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Heading Towards Normal

July 24, 2011


W h a t   I s   N o r m a l ?

   Not me, (or you if your still reading this). As far as focal lengths go, 50mm or so in 35mm format is considered a normal lens. This is because this focal length gives a perspective that closely matches what we see. Wide angles (less than 50mm) make things appear smaller and further away, while telephoto (greater than 50mm) make things appear larger and closer. Normal focal lengths make things appear..well normal.

   As you go from wide-angle to normal, distortion decreases (especially near the edges of the frame). If you keep your main subject the same size in the frame as you increase your focal length, you will notice that background objects will become larger in proportion to your subject as demonstrated here in a pic I stole from Wikipedia. (If you followed the link in my last post you may remember this shot).

  Red bottle stays the same as the Blue bottle grows


   If this same setup were  shot with a long telephoto, both bottles would be of equal size in the frame and, due to compression, would appear to be standing side by side. Notice that each time the focal length is increased the background seems to get closer to the subject (compression), the floor gets flatter (perspective distortion lessens), and the Red bottle gets straighter (barrel distortion lessens). The scene gets more and more normal.

 P o i n t   a n d   S h o o t e r s

   If you have a compact camera your optical zoom range is probably around 24mm to 110mm. It is worth your while to Google the specs for your model or look in the owner’s manual to find the 35mm equiv. focal length range of your camera. Armed with this info you’ll be able to select a focal length that jives with the shot you envisioned. You can then guesstimate your focal length with the little zoom amount slider on the LCD. Remember only the optical zoom matters.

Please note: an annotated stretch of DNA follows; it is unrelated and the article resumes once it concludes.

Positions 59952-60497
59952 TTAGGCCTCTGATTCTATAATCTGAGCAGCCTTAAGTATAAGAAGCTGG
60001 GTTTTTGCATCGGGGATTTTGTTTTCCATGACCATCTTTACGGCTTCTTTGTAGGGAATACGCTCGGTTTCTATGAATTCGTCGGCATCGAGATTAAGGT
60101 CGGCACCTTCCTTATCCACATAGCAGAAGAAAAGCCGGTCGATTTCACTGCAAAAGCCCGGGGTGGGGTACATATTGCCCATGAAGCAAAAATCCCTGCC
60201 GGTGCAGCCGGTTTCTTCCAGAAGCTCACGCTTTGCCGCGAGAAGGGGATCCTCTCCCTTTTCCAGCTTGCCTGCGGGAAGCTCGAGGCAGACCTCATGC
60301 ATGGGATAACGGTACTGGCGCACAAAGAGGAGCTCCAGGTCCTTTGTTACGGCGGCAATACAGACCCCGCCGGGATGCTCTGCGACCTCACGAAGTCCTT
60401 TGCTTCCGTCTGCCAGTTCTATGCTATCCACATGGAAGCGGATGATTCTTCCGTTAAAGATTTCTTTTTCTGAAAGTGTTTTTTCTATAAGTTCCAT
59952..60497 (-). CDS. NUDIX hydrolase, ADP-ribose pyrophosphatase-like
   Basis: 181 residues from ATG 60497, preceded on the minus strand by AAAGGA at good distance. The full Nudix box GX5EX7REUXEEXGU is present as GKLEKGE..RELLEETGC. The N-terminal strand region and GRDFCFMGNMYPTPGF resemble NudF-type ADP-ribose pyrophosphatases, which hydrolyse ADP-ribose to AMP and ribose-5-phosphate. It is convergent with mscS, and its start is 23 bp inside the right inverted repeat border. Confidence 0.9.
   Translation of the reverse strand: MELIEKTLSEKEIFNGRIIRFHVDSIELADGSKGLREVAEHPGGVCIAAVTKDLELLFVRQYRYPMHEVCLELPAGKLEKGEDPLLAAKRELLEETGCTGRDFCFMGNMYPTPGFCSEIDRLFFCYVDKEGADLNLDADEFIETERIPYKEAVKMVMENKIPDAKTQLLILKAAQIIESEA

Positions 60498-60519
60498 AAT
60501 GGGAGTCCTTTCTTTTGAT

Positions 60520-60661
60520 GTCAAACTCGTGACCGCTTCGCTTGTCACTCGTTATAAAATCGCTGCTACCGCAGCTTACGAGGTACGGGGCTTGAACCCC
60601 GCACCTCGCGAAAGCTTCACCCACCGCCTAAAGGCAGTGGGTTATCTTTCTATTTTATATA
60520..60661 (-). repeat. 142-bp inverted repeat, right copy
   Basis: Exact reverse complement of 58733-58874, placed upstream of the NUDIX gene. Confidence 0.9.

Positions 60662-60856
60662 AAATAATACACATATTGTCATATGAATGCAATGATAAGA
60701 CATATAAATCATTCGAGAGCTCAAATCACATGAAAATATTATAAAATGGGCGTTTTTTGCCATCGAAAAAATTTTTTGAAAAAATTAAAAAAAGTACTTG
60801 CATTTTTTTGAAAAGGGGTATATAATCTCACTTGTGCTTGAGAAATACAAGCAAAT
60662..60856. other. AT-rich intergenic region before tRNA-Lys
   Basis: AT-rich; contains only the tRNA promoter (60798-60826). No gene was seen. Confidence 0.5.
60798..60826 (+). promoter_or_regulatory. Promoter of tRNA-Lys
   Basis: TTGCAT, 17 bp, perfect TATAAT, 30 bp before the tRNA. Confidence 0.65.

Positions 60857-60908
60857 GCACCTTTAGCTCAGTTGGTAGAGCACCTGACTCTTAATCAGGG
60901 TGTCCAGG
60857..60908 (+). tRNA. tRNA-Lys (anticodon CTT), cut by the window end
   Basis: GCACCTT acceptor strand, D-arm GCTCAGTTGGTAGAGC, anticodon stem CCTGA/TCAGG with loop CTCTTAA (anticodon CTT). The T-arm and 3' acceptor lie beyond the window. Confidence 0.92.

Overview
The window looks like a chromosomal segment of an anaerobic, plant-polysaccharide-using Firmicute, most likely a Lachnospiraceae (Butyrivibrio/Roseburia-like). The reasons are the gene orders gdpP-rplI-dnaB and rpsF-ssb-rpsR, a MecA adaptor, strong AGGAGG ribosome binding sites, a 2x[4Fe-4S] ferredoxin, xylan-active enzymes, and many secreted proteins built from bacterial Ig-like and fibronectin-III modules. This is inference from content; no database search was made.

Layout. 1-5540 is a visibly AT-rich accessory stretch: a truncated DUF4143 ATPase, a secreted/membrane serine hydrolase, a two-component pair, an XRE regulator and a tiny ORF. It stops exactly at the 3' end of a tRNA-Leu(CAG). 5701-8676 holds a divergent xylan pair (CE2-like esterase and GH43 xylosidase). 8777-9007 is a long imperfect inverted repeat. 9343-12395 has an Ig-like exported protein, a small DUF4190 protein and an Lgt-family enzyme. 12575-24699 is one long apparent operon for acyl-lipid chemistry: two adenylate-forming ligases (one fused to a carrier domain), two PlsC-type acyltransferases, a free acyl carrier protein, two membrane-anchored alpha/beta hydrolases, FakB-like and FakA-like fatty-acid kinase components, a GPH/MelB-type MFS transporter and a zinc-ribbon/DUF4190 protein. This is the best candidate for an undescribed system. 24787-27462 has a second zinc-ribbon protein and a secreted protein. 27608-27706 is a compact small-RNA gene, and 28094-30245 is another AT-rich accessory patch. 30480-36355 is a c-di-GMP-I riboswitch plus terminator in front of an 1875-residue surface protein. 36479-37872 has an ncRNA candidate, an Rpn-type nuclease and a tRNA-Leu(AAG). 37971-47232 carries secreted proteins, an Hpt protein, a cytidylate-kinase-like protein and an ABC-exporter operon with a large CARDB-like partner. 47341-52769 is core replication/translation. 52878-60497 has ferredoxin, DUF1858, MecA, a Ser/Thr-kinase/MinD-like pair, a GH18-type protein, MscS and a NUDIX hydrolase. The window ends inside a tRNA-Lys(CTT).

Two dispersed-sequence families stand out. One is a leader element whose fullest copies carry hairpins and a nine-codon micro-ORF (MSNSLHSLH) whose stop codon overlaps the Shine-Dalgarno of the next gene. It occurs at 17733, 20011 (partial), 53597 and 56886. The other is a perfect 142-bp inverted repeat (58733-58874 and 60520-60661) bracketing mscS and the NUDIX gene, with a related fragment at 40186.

E v e r y b o d y

   Instead of standing in one spot and using the zoom to get your subject a certain size in the frame, you’ll get much better results by first selecting a focal length that creates the type of shot you want, then get your subject the right size in the frame with shoe leather. Focal length has a huge effect on how your shots look, so don’t fall into the trap of selecting your focal length only as a matter of convenience (zooming in to fill the frame with your subject). Instead try to decide first what focal length would suit your intended shot (wide-angle, normal, or telephoto). Sometimes this may not be practical as your shooting positions may be restricted, but try to make this type of thinking your default.

   If all this focal length business makes you feel like you just drank a bottle of Schnapps and got on the Tilt-A-Whirl, grab the discomfort bag cause next up “Focal Review”.



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